At the end of the summer, migratory birds of all kind leave their breeding grounds, driven by the urge to migrate southwards, to their wintering areas in Africa. Among them are thousands of birds of prey that pass through the "bottleneck" of the Strait of Gibraltar, where crossing the ocean is less exhausting and dangerous. Juveniles, on migration for their first time and not having learned the best route yet, often get "trapped" in the Sagres-Peninsula in the western Algarve, continental Europe's south-western tip, where their southbound journey is blocked by the Atlantic Ocean. Most birds of prey and other soaring birds, such as Storks, depend on thermals as they are incapable of performing active flight over long distances. Over the ocean, where no thermals form, they are in danger to get so exhausted that they plunge into the sea and die, so they instinctively don't pick this way. After being trapped in the hinterland of the cape-area of Sagres, sometimes for days or weeks, they eventually take the only way out - eastwards. By following the coastline, they finally reach the Tarifa-area in Andalusia, Spain, where Marokko is visible across the only 14 km narrow Strait of Gibraltar. Surveys related to the windfarms between the Monchique mountains and the cape of Sagres and São Vicente have counted 3000-4000 birds of prey and Black Storks passing through the region each autumn, peaking between mid September and mid October usually, depending on species. Far over 90% are juveniles. On a good day, 15 or more species of birds of prey can be observed from the watchpoint "Cabranosa" in the area. The following pictures are taken over the past month.

Short-toed Eagle (Circaetus gallicus) juvenile, Cabranosa, Sagres, 13-Sept-2017. © Georg Schreier.

European Honey Buzzard (Pernis apivorus) dark morph juvenile, Cabranosa, Sagres, 25-Sept-2017. © Georg Schreier.

European Honey Buzzard (Pernis apivorus) juvenile, Cabranosa, Sagres, 29-Sept-2017. © Georg Schreier.

European Honey Buzzard (Pernis apivorus) juvenile, Cabranosa, Sagres, 29-Sept-2017. © Georg Schreier.

European Honey Buzzard (Pernis apivorus) very dark juvenile, Cabranosa, Sagres, 13-Sept-2017. © Georg Schreier.

Peregrine Falcon (Falco peregrinus) adult female, Cabranosa, Sagres, 16-Sept-2017. © Georg Schreier.

Eleanora's Falcon (Falco eleanorae) 2nd cy pale morph, Cabranosa, Sagres, 16-Sept-2017. © Georg Schreier.

Eleanora's Falcon (Falco eleanorae) 2nd cy pale morph, Cabranosa, Sagres, 16-Sept-2017. © Georg Schreier.

Montagu's Harrier (Circus pygargus) juvenile, Vale Santo, Sagres, 04-Sept-2017. © Georg Schreier.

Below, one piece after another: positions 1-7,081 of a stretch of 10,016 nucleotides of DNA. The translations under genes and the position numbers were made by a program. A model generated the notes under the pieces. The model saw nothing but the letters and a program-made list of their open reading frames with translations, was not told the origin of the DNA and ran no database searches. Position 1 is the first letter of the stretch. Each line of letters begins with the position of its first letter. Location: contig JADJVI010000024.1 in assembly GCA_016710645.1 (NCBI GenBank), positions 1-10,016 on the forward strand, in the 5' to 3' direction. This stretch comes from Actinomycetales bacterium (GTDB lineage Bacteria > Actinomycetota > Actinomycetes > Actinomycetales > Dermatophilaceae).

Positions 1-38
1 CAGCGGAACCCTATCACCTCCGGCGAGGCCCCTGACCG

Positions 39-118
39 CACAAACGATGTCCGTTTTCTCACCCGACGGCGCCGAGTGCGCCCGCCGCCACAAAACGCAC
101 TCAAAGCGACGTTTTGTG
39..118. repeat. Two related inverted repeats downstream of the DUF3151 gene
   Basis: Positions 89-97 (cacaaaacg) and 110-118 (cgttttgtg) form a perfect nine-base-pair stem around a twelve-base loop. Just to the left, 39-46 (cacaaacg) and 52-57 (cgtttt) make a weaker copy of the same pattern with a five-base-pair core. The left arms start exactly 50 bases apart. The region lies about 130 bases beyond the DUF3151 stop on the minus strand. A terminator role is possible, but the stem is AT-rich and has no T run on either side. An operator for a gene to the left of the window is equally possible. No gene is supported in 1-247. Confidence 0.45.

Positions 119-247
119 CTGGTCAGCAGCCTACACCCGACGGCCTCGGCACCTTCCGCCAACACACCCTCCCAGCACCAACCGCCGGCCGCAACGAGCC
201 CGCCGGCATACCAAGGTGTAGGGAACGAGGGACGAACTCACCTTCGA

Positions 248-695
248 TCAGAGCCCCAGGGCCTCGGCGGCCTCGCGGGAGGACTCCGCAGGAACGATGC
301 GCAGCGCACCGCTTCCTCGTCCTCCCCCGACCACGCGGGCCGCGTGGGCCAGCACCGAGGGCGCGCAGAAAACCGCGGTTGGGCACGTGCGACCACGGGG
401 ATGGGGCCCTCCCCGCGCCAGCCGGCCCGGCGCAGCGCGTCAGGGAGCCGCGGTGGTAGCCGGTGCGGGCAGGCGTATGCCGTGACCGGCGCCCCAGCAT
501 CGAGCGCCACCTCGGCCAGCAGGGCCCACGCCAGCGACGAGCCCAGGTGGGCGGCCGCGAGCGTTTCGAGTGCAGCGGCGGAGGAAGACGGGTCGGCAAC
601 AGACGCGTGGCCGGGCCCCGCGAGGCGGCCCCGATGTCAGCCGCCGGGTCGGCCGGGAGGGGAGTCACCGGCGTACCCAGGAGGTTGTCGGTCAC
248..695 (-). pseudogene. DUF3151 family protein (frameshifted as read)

Montagu's Harrier (Circus pygargus) juvenile, Vale Santo, Sagres, 04-Sept-2017. © Georg Schreier.

Montagu's Harrier (Circus pygargus) juvenile, Vale Santo, Sagres, 04-Sept-2017. © Georg Schreier.

Montagu's Harrier (Circus pygargus) juvenile dark morph, Vale Santo, Sagres, 13-Sept-2017. © Georg Schreier.

Montagu's Harrier (Circus pygargus) juvenile dark morph, Vale Santo, Sagres, 13-Sept-2017. © Georg Schreier.

Montagu's Harrier (Circus pygargus) juvenile dark morph, Vale Santo, Sagres, 13-Sept-2017. © Georg Schreier.

Egyptian Vulture (Neophron percnopterus) juvenile, Cabranosa, Sagres, 25-Sept-2017. © Georg Schreier.

Eurasian Griffon Vulture (Gyps vulvus) immature, Mértola (Alentejo), 13-Sept-2017. © Georg Schreier.
Black Stork (Ciconia nigra) juvenile, Cabranosa, Sagres, 25-Sept-2017. © Georg Schreier.

Lesser-spotted Eagle (Clanga pomarina) juvenile, Cabranosa, Sagres, 29-Sept-2017. © Georg Schreier.

Lesser-spotted Eagle (Clanga pomarina) juvenile, Cabranosa, Sagres, 29-Sept-2017. © Georg Schreier.

Lesser-spotted Eagle (Clanga pomarina) juvenile, Cabranosa, Sagres, 29-Sept-2017. © Georg Schreier.

Lesser-spotted Eagle (Clanga pomarina) juvenile, Cabranosa, Sagres, 29-Sept-2017. © Georg Schreier.

Lesser-spotted Eagle (Clanga pomarina) juvenile, Cabranosa, Sagres, 29-Sept-2017. © Georg Schreier.

Lesser-spotted Eagle (Clanga pomarina) juvenile, Cabranosa, Sagres, 29-Sept-2017. © Georg Schreier.

Not only raptors migrate and stop over here:
Eurasian Dotterel (Charadrius morinellus) juvenile, Vale Santos, Sagres, 04-Sept-2017. © Georg Schreier.

Wednesday, June 14, 2017

Rufous Bush Robin & White-rumped Swift

White-rumped Swift (Apus caffer), Mértola-area (Baixo-Alentejo) 13-June-2017. All photos: Georg Schreier.